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Imaging of the gastrointestinal tract, liver and pancreas

image of Imaging of the gastrointestinal tract, liver and pancreas
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Abstract

There are various imaging modalities available for assessing the gastrointestinal (GI) tract, liver and pancreas. Ultrasonography is generally the imaging modality of choice. However, plain radiography can be very helpful in assessing the oesophagus and detecting specific GI diseases and computed tomography has proven very useful for assessing specific disorders of the liver and pancreas.

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/content/chapter/10.22233/9781910443361-3e.chap3

Figures

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3.1 Lateral view of the neck of a dog with an extensive stick injury. The stick (arrowed) is poorly visible. There is a large amount of gas in the fascial planes of the neck and in the mediastinum outlining the tracheal wall.
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3.2 Right lateral view of the thorax of a dog with a gas-filled megaoesophagus. The dorsal and ventral oesophageal walls (arrowed) appear as thin converging soft tissue stripes.
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3.3 Right lateral view of the thorax of a dog with a megaoesophagus after positive contrast oesophagraphy. The oesophagus is severely dilated, inducing a ventral displacement of the trachea.
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3.4 Transverse CT image (post-contrast soft tissue window) of a dog with a para-oesophageal abscess (arrowed) in the caudal mediastinum. The arrowhead indicates the oesophagus, which contains a small amount of air.
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3.5 Right lateral view of the abdomen of a dog with gastric dilatation-volvulus. The stomach is severely gas-dilated and compartmentalized, with the pyloric antrum being located craniodorsally. Paralytic ileus (gas dilatation of the small intestines) and gas dilatation of the oesophagus are also visible.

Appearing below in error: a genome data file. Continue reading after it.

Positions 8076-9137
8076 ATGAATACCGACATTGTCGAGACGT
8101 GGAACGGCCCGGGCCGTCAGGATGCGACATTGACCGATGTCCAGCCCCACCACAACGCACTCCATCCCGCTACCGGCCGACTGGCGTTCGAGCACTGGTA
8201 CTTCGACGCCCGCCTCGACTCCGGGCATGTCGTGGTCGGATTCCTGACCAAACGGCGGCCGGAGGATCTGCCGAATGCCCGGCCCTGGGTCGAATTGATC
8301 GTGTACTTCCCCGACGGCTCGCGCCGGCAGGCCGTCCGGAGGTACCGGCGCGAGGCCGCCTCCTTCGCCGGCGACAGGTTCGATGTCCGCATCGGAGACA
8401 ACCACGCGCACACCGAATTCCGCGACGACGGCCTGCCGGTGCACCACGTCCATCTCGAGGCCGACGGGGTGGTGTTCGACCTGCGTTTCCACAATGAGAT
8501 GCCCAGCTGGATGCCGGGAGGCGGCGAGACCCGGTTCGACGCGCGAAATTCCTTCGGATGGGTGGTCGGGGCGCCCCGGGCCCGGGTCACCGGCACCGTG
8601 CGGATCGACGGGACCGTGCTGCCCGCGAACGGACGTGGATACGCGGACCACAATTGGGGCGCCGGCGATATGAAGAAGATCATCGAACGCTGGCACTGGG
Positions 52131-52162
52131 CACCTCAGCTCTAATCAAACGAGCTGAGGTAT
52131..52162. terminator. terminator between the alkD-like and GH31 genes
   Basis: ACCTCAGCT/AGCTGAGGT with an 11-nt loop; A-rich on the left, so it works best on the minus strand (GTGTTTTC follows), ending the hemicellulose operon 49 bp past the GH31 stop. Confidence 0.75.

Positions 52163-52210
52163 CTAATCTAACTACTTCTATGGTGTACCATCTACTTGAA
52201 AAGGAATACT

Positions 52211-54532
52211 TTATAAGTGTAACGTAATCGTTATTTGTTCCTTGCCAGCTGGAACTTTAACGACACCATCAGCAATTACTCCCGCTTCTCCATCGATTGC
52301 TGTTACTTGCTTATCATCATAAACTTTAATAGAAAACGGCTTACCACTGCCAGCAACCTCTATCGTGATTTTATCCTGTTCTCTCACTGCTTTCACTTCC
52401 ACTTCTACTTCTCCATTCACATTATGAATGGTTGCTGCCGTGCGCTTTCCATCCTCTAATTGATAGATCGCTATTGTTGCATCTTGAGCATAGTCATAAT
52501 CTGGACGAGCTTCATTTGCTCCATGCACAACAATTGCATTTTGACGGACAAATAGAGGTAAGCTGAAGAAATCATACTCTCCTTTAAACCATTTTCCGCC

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3.6 Right lateral view of the abdomen of a dog with carcinoma in the gastric body and pyloric antrum. The gastric wall is severely thickened and there is a soft tissue mass (arrowed) outlined by luminal gas.
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3.7 Right lateral view of the abdomen of a dog with an acute mechanical obstruction by a radiolucent foreign body (not visible). Some small intestinal loops are severely gas-dilated (arrowed) and the stomach is fluid-filled.
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3.8 Left lateral view of the abdomen of a dog with chronic partial obstruction of a small intestinal loop. The affected loop is severely dilated and shows a gravel sign (arrowed).
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3.9 Ventrodorsal view of the abdomen of a dog with an ileocaecocolic intussusception. The intussuscepted bowel segment is outlined by luminal gas (arrowed).
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3.10 Left lateral view of the abdomen of a dog with a linear foreign body. The small intestine is severely plicated and some crescent-shaped gas bubbles are visible. Foreign material is also visible in the gas-filled pyloric antrum.
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3.11 Ventrodorsal view of the abdomen of a dog with mesenteric volvulus. The small intestinal loops are dilated with gas and show a hairpin aspect.
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3.12 Lateral view of the abdomen of a cat with megacolon. The faeces are compacted and increased in opacity. There is a chronic sacral fracture (arrowed).
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3.14 Right lateral view of the abdomen of a dog with a partial intestinal obstruction due to a peach stone (24 hours after oral administration of barium sulphate). The pyloric antrum and duodenum are moderately dilated; an intraluminal filling defect with an ovoid shape is visible (arrowed). A small amount of barium is visible in the distal part of the small intestine and colon.